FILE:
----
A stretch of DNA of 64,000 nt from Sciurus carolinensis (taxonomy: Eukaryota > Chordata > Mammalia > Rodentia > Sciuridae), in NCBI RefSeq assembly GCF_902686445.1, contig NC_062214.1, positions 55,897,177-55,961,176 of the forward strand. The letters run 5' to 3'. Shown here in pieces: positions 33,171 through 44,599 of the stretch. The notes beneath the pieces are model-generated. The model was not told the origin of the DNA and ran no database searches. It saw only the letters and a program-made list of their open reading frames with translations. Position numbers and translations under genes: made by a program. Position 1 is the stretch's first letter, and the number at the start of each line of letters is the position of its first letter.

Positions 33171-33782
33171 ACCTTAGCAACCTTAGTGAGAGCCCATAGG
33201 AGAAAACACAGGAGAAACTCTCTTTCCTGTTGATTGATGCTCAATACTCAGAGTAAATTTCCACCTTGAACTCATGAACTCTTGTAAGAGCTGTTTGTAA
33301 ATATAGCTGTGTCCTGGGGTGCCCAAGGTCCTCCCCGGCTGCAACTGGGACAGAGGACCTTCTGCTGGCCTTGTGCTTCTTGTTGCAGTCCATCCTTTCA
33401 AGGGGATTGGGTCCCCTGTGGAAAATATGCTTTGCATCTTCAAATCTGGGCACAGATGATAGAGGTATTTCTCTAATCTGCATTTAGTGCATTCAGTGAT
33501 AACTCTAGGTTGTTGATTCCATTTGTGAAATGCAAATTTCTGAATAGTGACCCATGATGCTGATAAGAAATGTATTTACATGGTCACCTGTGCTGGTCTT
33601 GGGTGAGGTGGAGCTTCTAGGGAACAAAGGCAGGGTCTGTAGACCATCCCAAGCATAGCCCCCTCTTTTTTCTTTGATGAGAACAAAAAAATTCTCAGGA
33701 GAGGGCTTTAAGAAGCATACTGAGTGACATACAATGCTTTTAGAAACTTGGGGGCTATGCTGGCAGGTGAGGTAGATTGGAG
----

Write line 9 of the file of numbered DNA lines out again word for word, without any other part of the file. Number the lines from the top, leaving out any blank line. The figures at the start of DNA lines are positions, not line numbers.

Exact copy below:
33701 GAGGGCTTTAAGAAGCATACTGAGTGACATACAATGCTTTTAGAAACTTGGGGGCTATGCTGGCAGGTGAGGTAGATTGGAG